Book review

Page-turning, romantic, foodie adventure in Milwaukee

“The Coincidence of Coconut Cake” by Amy E. Reichert is a romantic foodie adventure about finding love, being true to yourself, and letting passion be your guide. And it’s a great virtual tour of the best of Milwaukee, Wisconsin. Movies like “No Reservations” (2007) with Catherine Zeta-Jones, Abigail Breslin, and Aaron Eckhart came to mind as did “You’ve Got Mail” with Tom Hanks and Meg Ryan.  

The well-built plot structure was perfectly choreographed with no holes. The story opened with a night out for chef Elizabeth Luella Johnson and her fiancé Devlin Pontellier to attend his work event. He was a self-absorbed, up-and-coming attorney who thought he was all that and a box of rocks. Lou was forging her own path in the Milwaukee food scene. She thought having personal drive and ambition attracted them to each other. But when Devlin referred to “their plan,” but it was his plan. He saw the restaurant as something that wasn’t long term. Lou was engaged to someone who was trying to make her fit into a role. She was there to be pretty and make him shine. She existed to promote Devlin’s dreams and purposes.

“Devlin gave her a kiss, took her hand, and walked right over her plans. Lou struggled to breathe under the weight of his version of their future.”

Right away, I knew Lou had a blind spot in her relationship with Devlin. She failed to notice the ways Devlin manipulated her, including the menu for her restaurant, Luella’s. She no doubt thought he’d love what she loved if he shared in her creation. She made that choice even though she thought often about new dishes that didn’t fit the French-cuisine mold.

Enter Al Waters, a restaurant critic for a newspaper known for terrorizing chefs in print. He met Lou on her way to see Devlin with coconut cake – title! – for his birthday. Brit Al loathed Milwaukee and couldn’t wait to move far from that city once he found another writing job. Standing near Lou that day, he was captured by the smell of bacon, vanilla, and coconut in the air between them as well as by her beauty. It made him want to know more. The next time he saw her that same day was when she was running from Devlin’s apartment. I won’t give away the details. You’ve got to read the book. Al took in the frosting and sadness on her as Lou ran past him.

That night, emotions got in her way at Luella’s. Al had been given a card from “D.P.” and – surprise, surprise — chose that night of all nights to review her restaurant. (Saw that coming!)  Instead of returning to the restaurant a few more times like he usually did, Al eviscerated Luella’s in print. The review crushed an already decimated Lou. They met again when she was drunk on ciders at a pub. Al ordered the same and was surprised Milwaukee had a place with such fine cider. That’s when Lou defended Milwaukee to him, and they struck a bargain: she would play tour guide for him and show Al the best that city had to offer.

The characters were so well-written with enough room for my imagination to fill in my own cast of characters. I enjoyed the protectiveness of Luella’s staff Harley and Sue, as well as their banter in the kitchen and budding love story. Regulars Otto and Gertrude Meyer cared for Lou like she was their daughter. Al Water’s co-worker John was fun to envision as a fashion writer who didn’t look the part, and then transform into a hottie before going to France for an assignment. Plus, Al needed a friend like him. John cared enough to tell Al the straight-up truth and stuck with him throughout.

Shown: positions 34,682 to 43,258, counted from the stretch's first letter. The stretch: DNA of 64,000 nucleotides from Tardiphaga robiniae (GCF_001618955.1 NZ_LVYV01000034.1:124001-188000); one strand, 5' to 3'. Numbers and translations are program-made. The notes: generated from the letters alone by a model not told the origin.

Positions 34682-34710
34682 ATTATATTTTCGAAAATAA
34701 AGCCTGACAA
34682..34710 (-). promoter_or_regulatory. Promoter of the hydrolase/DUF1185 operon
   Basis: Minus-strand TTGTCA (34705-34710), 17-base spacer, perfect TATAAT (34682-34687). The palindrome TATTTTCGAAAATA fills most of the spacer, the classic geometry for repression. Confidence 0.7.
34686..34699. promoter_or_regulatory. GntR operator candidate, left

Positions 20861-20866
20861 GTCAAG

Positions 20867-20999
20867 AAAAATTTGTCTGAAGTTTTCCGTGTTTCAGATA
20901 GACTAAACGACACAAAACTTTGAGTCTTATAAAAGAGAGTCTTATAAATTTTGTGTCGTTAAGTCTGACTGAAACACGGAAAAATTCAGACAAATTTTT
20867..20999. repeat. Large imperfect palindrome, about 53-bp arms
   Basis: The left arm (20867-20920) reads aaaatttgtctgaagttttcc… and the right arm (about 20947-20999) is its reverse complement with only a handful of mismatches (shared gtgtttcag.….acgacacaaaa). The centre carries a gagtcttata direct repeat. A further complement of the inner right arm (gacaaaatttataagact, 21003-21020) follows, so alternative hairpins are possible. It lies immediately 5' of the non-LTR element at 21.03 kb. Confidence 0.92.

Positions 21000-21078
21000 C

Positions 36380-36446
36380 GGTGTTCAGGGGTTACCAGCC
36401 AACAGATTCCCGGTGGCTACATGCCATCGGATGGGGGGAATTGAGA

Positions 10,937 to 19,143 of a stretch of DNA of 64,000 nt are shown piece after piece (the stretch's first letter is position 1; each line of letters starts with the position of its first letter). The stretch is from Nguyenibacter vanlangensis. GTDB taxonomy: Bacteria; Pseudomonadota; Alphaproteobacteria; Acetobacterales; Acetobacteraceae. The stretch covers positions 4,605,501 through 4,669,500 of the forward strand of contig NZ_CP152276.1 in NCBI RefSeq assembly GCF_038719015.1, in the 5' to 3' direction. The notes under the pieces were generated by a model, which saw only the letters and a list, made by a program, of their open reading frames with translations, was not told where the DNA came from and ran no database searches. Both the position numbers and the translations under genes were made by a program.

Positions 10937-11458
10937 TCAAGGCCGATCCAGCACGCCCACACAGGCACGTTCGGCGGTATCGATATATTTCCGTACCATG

Devlin was a pain in the butt. He just wouldn’t leave Lou alone. His name made me think of Nicole Kidman’s Devlin in “Just Go With It.” And then I got it: Devlin/Devil. He’s “a devil in disguise.” Elvis. Totally makes sense. Devlin was like that great deceiver behind the scenes waiting for the right moment to swoop in and erase the Lou’s new vision and replace them with his own.

I appreciated Al’s metamorphosis as he and Lou went on their culinary adventures though Milwaukee and he started collecting magnets. Before he met her, Al had preconceived notions and a propensity for viewing everything in that city through a negative lens. He changed, his writing changed, and he woke up to how he was truly seen by others.

When Al finally realized who Lou was though, he came up with an elaborate scheme to disassociate himself from “A.W. Wodyski,” his pseudonym. It was cringeworthy. I knew it wouldn’t work out well, and it was just the complication that pulled me through to the end with me still routing for “Team Lou-Al.”  

If you need help visualizing the characters, here were my casting choices for C3:

Cast for C3

Victor Webster (Think “Hallmark movies”) as Devlin Pontellier

Leighton Meister as Lou Johnson

Tom Hiddleston as Al Waters (also A.W. Wodyski)

Matt L. Jones (Think “Agent Ned Dorneget” from NCIS) as Harley

Jared Leto As John

Rose Leslie as Sue

Vanessa Redgrave as Gertrude Meyer

Bill Nighy as Otto Meyer

Richard E. Grant as Al’s Dad and

Fiona Shaw as Al’s Mother

If this novel was a Netflix series, I would probably label it “MA.” Someone else might say “TV-14.” I’ll allow it. Ha! For a book about working the line in a kitchen, the author did keep cursing to a minimum throughout, and sex scenes were implied and not raunchy, bodice-ripping nonsense. Love and intimacy were more important to the plot. I appreciated how each couple was a study in healthy vs. toxic relationships. At the end of the book, Reichert provided the recipe for Grandma Luella’s coconut cake and frosting. For more information about the author and this book, go to


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